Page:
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close this bookAbstracts on Sustainable Agriculture (GTZ; 1992; 423 pages)
Open this folder and view contentsAbstracts On Traditional Land-Use Systems
Open this folder and view contentsAbstracts on farming systems research and development
Open this folder and view contentsAbstracts on integrated systems
Open this folder and view contentsAbstracts on cropping system
Open this folder and view contentsAbstracts on agroecology
Open this folder and view contentsAbstracts on agrometeorology
Open this folder and view contentsAbstracts on agroforestry
Open this folder and view contentsAbstracts on homegardens
Open this folder and view contentsAbstracts on seed production
Open this folder and view contentsAbstracts on plant protection
Open this folder and view contentsAbstracts on water management
close this folderAbstracts on soil fertility
View the documentAcknowledgements
View the document1. Soil constraints on sustainable plant production in the tropics.
View the document2. Impact of agricultural practices on soil pollution.
View the document3. The use of organic biostimulants to help low input sustainable agriculture.
View the document4. Nitrogen cycling in high-input versus reduced-input arable farming.
View the document5. Green manure in rice farming.
View the document6. Role of green manure in low-input farming in the humid tropics.
View the document7. Green manuring with vetch on acid soil in the highland region of Rwanda.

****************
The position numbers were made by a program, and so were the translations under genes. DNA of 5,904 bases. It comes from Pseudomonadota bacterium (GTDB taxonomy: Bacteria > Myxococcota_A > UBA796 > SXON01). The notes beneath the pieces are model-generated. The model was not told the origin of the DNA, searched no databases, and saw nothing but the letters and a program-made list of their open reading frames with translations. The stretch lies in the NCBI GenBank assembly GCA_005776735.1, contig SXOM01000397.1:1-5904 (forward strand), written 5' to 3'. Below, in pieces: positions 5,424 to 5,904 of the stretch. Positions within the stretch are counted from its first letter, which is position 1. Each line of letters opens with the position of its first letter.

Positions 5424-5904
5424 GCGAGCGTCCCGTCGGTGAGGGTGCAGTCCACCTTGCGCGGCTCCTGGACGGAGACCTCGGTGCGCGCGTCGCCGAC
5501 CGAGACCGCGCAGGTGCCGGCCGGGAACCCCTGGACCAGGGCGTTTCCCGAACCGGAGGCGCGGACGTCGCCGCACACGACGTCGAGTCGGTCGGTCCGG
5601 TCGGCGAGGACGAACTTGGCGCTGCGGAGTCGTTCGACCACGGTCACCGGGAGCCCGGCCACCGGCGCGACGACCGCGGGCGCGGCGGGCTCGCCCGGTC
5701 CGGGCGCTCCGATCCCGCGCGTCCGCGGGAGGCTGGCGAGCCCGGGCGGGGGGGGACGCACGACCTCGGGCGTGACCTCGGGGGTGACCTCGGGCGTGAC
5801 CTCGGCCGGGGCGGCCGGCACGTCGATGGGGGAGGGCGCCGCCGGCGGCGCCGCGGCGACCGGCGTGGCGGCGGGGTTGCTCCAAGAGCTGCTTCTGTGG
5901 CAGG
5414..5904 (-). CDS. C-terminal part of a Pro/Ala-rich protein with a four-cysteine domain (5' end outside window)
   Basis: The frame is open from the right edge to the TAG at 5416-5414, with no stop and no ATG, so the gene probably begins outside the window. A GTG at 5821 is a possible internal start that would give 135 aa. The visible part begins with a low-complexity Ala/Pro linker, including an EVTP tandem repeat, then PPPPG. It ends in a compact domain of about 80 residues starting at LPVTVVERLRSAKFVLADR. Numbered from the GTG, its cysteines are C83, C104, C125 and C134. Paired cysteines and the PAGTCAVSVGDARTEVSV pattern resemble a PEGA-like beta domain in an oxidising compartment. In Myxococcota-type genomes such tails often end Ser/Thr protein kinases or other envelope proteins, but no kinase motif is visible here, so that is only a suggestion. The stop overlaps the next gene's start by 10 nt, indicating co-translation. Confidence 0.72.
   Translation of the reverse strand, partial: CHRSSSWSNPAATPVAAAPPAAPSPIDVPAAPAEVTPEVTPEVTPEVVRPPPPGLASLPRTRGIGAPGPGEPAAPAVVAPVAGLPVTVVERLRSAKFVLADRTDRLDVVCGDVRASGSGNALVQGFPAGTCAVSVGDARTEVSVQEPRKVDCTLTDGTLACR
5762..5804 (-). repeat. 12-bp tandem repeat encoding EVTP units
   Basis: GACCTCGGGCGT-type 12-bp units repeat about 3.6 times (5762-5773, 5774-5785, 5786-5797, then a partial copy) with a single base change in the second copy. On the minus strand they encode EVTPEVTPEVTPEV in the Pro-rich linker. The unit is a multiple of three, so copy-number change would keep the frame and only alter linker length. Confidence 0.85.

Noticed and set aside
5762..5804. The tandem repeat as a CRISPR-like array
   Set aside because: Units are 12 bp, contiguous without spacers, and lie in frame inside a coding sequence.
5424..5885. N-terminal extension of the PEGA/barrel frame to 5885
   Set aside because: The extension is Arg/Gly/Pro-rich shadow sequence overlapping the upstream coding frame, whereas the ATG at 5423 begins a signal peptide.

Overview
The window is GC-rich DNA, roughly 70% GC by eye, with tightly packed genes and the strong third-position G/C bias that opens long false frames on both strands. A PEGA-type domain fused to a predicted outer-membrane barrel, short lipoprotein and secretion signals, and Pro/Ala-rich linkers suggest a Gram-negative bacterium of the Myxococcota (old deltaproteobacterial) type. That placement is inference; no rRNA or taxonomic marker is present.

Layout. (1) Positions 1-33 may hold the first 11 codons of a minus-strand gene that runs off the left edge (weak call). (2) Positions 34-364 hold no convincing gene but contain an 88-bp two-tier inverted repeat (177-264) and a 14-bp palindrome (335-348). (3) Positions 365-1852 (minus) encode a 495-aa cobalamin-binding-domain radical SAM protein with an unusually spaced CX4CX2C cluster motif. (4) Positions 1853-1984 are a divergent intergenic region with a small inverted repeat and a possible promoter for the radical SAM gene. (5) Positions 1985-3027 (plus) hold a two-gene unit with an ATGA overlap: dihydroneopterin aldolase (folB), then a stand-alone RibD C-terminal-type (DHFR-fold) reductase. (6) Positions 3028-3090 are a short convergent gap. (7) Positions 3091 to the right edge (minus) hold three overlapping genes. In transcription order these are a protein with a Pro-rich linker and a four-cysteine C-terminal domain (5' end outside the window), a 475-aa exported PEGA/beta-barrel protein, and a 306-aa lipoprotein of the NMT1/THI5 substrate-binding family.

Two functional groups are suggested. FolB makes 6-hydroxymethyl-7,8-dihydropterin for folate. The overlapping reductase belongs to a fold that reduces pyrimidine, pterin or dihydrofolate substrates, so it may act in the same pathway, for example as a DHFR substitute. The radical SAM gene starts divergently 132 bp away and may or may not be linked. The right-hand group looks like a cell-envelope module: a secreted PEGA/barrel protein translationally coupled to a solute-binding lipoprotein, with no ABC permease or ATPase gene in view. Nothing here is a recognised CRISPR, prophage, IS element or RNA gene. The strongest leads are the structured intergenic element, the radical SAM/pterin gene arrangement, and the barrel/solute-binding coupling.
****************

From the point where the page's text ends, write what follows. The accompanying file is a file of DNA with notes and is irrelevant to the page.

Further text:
View the document8. Tropical lowland rice response to preceding crops, organic manures and nitrogen fertilizer.
View the document9. Pearl millet and cowpea yields in sole and intercrop systems, and their after-effects on soil and crop productivity.
View the document10. Influence of some characteristics of bean seed and seedlings on the tolerance to low phosphorus availability in the soil. (Infuencia de algunas caracteristicas de las semillas y plantulas de frijol Phaseolus vulgaris L. sobre la tolerancia a la baja disponibilidad de fósforo en el suelo )
View the document11. Evaluation of diverse effects of phosphate application on legumes of arid areas.
View the document12. Effect of n and p fertilizers on sustainability of pigeonpea and sorghum systems in sole and intercropping.
View the document13. Efficient fertilizer use in acid upland soils of the humid tropics.
View the document14. Vesicular-arbuscular mycorrhiza management.
View the document15. Impact of tropical va mycorrhizae on growth promotion of cajanus cajan as influenced by p sources and p levels.
View the document16. Benefit and cost analysis and phosphorus efficiency of va mycorrhizal fungi colonizations with sorghum (sorghum bicolor) genotypes grown at varied phosphorus levels.
Open this folder and view contentsAbstracts on erosion and desertification control
Open this folder and view contentsAbstracts on potential crops for marginal lands
 

4. Nitrogen cycling in high-input versus reduced-input arable farming.

Netherlands J. of Agric. Sc., 38, 1990, pp. 265-282